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Benefits of DBT for Teens

It’s rare to find an adolescent who isn’t facing a few hurdles during their teen years as their bodies and brains ready themselves for adulthood. This pivotal developmental stage, however, also leaves them more vulnerable to mental health issues like mood disorders, eating disorders, and substance use issues. 

To give your teen the tools they need to face whatever life throws at them, dialectical behavior therapy therapy (DBT) provides an excellent solution.

At Southlake Counseling, our team of mental health experts has extensive experience using DBT therapy to help teens navigate their transition into adulthood. In fact, our professionals receive their training straight from Dr. Linehan’s Behavioral Tech, LLC, which was created by the psychiatrist who first introduced DBT. 

While our training is top-notch, our team also has years of hands-on experience in implementing successful DBT-based recovery programs, and we can bring this training and experience to your teen.

To give you an idea of what we accomplish with DBT for teens, here’s a quick look at the program and its benefits.

Behind DBT

DBT operates under the assumption that many of our clients’ problems are a result of skills deficits. According to the training institute, “the failure to use effective behavior when it is needed is often a result of not knowing skillful behavior or when or how to use it.”

So in DBT, we aim to improve our clients’ abilities to use behavioral skills and strategies that help regulate their emotions. As you can see by this description, DBT is a technique that’s ideally suited for teens, most of whom haven’t yet developed the skills they need to marshall their emotions.

The four cornerstones of DBT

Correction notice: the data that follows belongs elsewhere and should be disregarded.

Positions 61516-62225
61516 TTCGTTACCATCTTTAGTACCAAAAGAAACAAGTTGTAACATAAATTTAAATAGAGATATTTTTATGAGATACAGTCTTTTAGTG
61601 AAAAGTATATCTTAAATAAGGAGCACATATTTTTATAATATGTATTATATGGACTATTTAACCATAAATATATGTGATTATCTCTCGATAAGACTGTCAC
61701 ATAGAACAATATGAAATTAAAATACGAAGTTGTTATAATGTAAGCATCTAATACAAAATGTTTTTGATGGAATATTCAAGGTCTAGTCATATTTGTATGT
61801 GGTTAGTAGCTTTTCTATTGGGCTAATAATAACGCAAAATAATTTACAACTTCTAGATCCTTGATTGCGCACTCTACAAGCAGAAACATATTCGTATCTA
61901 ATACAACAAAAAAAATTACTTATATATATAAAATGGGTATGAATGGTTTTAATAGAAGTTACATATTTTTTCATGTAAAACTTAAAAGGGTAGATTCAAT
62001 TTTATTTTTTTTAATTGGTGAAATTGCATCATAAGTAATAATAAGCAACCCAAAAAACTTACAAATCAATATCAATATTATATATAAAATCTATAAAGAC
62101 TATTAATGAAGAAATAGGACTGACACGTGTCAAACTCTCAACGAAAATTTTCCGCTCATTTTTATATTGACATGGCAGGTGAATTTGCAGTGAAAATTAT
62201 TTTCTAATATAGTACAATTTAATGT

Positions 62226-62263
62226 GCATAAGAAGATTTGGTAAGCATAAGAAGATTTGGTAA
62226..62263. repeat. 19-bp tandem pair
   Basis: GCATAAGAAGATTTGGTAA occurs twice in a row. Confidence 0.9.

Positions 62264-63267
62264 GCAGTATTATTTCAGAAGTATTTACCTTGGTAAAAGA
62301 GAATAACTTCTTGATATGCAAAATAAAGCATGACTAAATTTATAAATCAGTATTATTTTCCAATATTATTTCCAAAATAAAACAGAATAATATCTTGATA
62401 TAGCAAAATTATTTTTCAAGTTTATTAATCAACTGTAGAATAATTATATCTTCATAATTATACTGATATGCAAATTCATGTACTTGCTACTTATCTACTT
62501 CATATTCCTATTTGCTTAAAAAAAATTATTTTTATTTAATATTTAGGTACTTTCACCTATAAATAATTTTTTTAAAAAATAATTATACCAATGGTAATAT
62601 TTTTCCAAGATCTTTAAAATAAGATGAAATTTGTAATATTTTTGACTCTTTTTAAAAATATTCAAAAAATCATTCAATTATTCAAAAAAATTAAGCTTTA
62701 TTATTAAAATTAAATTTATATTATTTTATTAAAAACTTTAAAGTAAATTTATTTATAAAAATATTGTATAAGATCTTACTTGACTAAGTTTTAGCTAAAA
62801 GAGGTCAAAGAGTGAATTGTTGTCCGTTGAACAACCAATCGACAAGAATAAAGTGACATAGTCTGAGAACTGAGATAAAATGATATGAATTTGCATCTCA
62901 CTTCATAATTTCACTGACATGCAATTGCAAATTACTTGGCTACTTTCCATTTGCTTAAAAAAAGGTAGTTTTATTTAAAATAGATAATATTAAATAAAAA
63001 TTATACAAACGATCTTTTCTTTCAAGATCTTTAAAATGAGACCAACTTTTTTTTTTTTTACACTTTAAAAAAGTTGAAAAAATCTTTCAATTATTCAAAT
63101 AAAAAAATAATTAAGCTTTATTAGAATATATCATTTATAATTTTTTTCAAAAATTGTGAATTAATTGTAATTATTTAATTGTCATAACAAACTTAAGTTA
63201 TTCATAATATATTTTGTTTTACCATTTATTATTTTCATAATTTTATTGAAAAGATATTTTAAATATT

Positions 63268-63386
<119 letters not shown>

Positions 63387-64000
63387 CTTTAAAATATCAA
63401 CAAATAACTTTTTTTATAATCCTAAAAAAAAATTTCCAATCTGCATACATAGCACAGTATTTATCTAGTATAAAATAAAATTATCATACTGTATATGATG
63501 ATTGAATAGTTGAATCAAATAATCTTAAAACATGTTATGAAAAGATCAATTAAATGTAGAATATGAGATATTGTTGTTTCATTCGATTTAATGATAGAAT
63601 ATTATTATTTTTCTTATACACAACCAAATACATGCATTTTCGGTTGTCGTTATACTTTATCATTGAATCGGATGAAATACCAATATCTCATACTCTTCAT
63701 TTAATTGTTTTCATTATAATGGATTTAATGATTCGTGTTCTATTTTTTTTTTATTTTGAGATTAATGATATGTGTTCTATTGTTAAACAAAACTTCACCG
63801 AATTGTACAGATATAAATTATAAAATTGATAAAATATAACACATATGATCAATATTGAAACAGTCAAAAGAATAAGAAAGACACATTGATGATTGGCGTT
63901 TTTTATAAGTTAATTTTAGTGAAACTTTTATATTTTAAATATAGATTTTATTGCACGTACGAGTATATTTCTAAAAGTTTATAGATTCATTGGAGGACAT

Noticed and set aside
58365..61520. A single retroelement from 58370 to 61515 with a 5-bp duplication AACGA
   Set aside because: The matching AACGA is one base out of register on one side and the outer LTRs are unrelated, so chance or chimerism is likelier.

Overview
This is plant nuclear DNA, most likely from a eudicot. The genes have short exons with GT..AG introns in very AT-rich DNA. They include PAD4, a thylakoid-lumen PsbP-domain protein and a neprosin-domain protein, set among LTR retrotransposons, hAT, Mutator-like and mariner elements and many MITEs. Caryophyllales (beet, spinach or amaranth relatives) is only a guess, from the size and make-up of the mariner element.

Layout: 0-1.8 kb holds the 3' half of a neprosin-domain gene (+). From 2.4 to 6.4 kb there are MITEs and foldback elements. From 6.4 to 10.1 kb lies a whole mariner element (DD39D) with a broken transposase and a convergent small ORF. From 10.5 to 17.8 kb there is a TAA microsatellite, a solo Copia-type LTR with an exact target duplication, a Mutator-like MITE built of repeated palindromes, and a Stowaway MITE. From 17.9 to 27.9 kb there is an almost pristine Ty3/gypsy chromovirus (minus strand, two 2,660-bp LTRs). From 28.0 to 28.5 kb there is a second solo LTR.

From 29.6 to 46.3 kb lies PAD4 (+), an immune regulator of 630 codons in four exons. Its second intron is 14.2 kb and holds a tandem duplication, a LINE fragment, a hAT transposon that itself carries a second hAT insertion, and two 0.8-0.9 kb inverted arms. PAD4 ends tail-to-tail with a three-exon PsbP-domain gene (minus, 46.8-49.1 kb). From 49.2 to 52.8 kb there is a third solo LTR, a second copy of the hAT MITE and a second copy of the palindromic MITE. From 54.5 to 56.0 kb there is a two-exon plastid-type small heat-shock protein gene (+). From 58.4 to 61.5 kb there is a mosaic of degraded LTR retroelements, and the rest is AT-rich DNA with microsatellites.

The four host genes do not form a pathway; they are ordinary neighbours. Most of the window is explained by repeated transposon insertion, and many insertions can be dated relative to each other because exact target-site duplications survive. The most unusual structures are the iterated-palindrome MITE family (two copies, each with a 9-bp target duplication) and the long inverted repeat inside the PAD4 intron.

To help your teen manage their emotions and behaviors, there are four cornerstones of our DBT therapy:

Core mindfulness

A key aspect of DBT is teaching your teen to better control their racing thoughts, and perhaps more importantly, to control their reactions to those thoughts.

Interpersonal effectiveness

The goal of this module is to help your teen to ask for what they need in a way that’s constructive, affirmative, and safe.

Emotion regulation

With emotion regulation, we show your teen how to recognize and sit with their emotions without having them take control.

Distress tolerance

Another way to describe distress tolerance is “being present.” All too often, racing thoughts shoot ahead and create emotions and reactions that are based on what your teen may think might happen. With distress tolerance, we teach your teen to be present in the moment and to keep their focus on the here and now.

The DBT program

When your teen embarks on DBT, we recommend at least an eight-week commitment, though we strongly suggest a 24-week program to really lay the foundation for better mental and emotional health.

We offer DBT therapy on an outpatient basis, and your teen will participate in a weekly individual therapy session with one of our DBT therapists, as well as a weekly skills-training group. In addition to these sessions, your teenager has access to 24-hour phone coaching as needed.

If your teen is struggling, contact one of our offices in Charlotte, Davidson, or Hickory, North Carolina, to learn how DBT therapy can help.

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